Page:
This Heartbreaking Speech Screw-Up Proves Why It’s so Important to Listen to Women

Eraina Ferguson

Courtesy of Eraina Ferguson

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Eraina Ferguson629
Founder of My Good Life
April 19, 2024 at 6:16PM UTC

The #MeToo Movement unleashed a truth that laid dormant for years: it's time to listen to women. 

Several months ago, I did something that I never thought possible. I stood on a stage at a TEDx Talk while eight months pregnant and told my story. After learning at birth that my daughter had special needs, I raised her on my own while obtaining three academic degrees, including one from Yale. Despite our circumstances, we were able to live a good life. Now, I'm married and achieving different milestones. Giving a TEDx Talk – and telling my story – was perhaps one of the most important events of my life yet.
The stage was set. I’d worked tirelessly on my speech and planned every detail meticulously. My goal was to impact others with my story and encourage the audience to consider that parents of children with special needs also want a good personal life. In order to assure that I had footage from the event, I hired an amazing production team: Natalie Perez, a talented videographer, and Rahsaan Nichols, a filmaker and fellow Yalie.
But something went wrong.

As the backstage crew prepped the audio equipment, they seemed unsure about the quality of the sound. As they scrambled for clarity and guidance, I called Natalie to come backstage. She offered the their production team her experienced advice. She also offered to film the entire event. They declined.

They did not listen to her guidance at all.

What happened next seemed surreal. As I gave my 7 minute talk, I was barely being heard by the audience. The audio was bad. It was so unclear that I paused mid-speech to do a mic check.

“Hold on audience, can you hear me?”

Did they hear me? Were they hearing my passion? Were they hearing my hard work? All I could do during the speech to keep up my confidence was convince myself that they had heard me. After the speech ended, I walked off the stage and was greeted by the TEDx staff. It must have been bad, because the staff member who greeted me had tears in his eyes.

Source: Eraina Ferguson

I took off my heels and met my production person, Rahsaan. He was also upset, but able to remain somewhat calm as he told me the audience not only heard my voice, but the voices of the backstage crew. Because of the technical difficulties, the audience was not given the opportunity to listen.

As I remained composed, I was met by my mentor, Lorri, and my videographer. It is imperative that women support women. At that moment I needed them, and they were there for me. They also remained composed, but instructed me to do my entire speech again. My videographer was adamant. She insisted that I tell the organizers to allow me to redo my talk during intermission.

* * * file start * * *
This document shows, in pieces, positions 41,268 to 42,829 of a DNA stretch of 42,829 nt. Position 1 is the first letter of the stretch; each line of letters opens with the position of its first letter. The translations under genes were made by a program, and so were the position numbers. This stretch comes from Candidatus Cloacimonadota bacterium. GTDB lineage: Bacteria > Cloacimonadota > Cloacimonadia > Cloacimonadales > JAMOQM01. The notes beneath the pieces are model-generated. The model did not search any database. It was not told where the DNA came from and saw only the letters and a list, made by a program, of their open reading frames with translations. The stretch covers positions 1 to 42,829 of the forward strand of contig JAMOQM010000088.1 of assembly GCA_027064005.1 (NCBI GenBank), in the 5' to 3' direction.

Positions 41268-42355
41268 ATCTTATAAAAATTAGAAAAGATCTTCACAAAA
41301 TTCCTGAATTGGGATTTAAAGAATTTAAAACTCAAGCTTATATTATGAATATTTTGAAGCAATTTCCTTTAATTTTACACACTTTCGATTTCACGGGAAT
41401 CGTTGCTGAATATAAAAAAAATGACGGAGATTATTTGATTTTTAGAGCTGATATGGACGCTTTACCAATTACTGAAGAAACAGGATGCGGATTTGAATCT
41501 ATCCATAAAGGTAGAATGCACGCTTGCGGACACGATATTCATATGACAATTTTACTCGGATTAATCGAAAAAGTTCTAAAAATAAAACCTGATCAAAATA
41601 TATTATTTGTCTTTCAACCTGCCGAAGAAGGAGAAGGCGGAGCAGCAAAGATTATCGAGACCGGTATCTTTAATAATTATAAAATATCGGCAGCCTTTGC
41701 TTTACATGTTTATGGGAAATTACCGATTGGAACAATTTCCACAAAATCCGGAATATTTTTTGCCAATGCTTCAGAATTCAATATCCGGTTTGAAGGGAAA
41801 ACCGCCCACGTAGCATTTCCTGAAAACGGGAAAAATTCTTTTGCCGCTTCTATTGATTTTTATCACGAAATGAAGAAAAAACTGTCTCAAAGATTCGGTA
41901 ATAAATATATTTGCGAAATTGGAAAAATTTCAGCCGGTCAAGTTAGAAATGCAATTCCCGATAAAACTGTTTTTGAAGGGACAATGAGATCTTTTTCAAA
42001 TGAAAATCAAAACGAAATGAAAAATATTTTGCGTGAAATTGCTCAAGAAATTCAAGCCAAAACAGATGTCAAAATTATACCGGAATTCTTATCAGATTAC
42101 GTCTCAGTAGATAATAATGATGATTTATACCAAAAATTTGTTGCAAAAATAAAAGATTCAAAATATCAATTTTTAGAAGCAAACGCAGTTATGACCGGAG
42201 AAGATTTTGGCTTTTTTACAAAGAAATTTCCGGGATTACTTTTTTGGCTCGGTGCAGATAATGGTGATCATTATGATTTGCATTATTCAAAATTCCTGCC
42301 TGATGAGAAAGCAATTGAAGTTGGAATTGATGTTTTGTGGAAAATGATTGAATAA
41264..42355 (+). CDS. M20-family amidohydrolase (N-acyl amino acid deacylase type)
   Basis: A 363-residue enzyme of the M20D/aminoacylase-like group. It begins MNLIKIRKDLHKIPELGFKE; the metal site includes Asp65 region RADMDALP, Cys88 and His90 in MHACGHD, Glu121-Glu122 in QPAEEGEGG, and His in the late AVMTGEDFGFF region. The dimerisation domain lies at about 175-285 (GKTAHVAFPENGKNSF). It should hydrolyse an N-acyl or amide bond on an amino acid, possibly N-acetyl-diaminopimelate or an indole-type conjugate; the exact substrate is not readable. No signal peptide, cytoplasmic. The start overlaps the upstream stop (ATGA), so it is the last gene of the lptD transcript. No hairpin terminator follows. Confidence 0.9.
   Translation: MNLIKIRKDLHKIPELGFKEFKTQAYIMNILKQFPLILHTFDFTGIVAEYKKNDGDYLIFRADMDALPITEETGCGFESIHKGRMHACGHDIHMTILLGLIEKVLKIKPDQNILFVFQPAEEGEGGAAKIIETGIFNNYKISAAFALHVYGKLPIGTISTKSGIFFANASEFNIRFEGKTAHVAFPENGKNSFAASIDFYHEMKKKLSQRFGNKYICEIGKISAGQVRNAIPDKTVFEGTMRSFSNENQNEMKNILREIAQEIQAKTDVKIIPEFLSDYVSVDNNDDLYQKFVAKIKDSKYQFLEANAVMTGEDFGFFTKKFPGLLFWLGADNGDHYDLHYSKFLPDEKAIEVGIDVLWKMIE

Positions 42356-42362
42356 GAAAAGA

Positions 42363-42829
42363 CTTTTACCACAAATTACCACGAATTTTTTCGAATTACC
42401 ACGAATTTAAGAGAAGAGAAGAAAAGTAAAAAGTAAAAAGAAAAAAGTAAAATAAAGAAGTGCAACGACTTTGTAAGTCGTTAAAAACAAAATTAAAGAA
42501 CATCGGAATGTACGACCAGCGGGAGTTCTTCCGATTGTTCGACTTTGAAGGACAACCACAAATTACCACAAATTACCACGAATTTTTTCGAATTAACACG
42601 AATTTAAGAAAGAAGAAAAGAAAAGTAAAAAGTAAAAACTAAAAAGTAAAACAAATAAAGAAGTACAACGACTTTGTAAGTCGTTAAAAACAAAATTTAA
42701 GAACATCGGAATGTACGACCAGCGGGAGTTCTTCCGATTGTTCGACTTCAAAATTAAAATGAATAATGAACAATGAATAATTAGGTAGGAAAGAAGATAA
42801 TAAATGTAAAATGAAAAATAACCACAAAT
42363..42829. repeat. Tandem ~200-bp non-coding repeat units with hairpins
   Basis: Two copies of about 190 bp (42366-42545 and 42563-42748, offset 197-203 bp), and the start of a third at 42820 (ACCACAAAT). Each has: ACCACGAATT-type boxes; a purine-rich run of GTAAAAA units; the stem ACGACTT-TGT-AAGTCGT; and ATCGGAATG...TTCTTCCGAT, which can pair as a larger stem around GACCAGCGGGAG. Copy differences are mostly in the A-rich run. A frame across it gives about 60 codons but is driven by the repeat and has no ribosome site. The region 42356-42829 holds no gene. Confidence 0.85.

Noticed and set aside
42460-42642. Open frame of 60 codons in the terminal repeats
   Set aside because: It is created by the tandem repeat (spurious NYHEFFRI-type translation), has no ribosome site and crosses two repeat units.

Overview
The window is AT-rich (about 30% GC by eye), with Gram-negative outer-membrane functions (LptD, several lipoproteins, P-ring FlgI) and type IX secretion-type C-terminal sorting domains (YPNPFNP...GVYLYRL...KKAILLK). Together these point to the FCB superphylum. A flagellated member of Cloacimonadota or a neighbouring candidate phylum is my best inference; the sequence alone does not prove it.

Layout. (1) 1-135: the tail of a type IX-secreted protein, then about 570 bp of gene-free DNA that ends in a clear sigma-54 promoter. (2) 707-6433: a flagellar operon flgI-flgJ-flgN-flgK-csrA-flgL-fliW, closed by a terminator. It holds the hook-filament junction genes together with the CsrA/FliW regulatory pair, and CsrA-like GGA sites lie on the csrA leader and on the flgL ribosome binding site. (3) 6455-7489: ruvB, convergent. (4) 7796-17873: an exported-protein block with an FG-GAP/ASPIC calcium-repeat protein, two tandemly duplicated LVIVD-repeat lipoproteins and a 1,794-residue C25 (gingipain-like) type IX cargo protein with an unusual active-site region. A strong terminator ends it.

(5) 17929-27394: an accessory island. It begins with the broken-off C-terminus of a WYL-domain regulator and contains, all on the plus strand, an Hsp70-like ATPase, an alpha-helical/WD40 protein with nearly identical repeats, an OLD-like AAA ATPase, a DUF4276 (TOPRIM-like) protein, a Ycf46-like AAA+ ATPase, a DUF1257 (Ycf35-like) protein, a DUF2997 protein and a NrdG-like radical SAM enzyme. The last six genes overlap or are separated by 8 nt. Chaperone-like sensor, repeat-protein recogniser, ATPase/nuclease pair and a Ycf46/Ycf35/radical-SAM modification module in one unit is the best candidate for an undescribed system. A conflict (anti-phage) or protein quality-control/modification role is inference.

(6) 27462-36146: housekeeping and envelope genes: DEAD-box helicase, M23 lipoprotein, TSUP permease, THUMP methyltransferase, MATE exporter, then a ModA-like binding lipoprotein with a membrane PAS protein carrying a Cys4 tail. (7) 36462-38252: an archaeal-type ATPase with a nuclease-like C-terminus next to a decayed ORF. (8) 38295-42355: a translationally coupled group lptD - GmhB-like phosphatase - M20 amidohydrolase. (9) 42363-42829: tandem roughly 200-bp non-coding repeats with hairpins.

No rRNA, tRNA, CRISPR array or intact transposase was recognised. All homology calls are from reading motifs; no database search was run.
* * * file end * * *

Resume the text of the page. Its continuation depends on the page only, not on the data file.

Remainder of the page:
Though I could have had reasons to resist – excuses and fear – I listened to her.

There are countless occasions when women are not listened to. It happens at work, in the check out line, and especially in male-centric settings where we are outnumbered. There is no price to the act of listening. However, there is a price – sometimes heftier that the perpetrators are willing to pay – when they do not listen. It is a high cost for everyone involved to ignore the women in the room.

Listening to women does not mean that you automatically do what they suggest, but it does mean that you take the time to consider their recommendations and suggestions. So much time, energy and credibility could have been saved if someone had listened to our production team.

Source: Eraina Ferguson

During the intermission, I performed my talk again. Ironically, in the green room, I received advice from a prominent businessman Winn Claybaugh, the dean and co-owner of Paul Mitchell Schools. Because I was 8 months pregnant and had been in my heels all day, he told me to wear my sneakers.

I listened to him.

My second take of the speech went well, and my production team filmed and produced the video. It is the only official footage from the event.

Listen to women. We have so much to say and so much to contribute.

Eraina Davis-Ferguson is a creative nonfiction writer currently penning a memoir about raising a daughter with autism and deafness. Her story was featured in “The New Haven Register” She holds an M.Ed in Education and an MAR in Religion from Yale University. Learn more about her at

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